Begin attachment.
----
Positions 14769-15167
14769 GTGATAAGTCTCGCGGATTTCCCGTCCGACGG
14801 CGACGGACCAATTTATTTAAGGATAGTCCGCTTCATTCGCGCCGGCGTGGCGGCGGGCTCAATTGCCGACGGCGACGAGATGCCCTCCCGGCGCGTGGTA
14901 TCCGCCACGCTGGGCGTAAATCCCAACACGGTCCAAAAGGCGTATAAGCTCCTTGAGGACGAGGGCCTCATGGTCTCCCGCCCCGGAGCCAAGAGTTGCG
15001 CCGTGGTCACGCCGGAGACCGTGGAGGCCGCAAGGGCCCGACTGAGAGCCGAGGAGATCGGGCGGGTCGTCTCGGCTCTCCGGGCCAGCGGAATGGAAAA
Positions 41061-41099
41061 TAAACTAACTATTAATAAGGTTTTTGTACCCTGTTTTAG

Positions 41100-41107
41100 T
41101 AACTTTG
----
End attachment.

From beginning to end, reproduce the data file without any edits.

Positions 14769-15167
14769 GTGATAAGTCTCGCGGATTTCCCGTCCGACGG
14801 CGACGGACCAATTTATTTAAGGATAGTCCGCTTCATTCGCGCCGGCGTGGCGGCGGGCTCAATTGCCGACGGCGACGAGATGCCCTCCCGGCGCGTGGTA
14901 TCCGCCACGCTGGGCGTAAATCCCAACACGGTCCAAAAGGCGTATAAGCTCCTTGAGGACGAGGGCCTCATGGTCTCCCGCCCCGGAGCCAAGAGTTGCG
15001 CCGTGGTCACGCCGGAGACCGTGGAGGCCGCAAGGGCCCGACTGAGAGCCGAGGAGATCGGGCGGGTCGTCTCGGCTCTCCGGGCCAGCGGAATGGAAAA
Positions 41061-41099
41061 TAAACTAACTATTAATAAGGTTTTTGTACCCTGTTTTAG

Positions 41100-41107
41100 T
41101 AACTTTG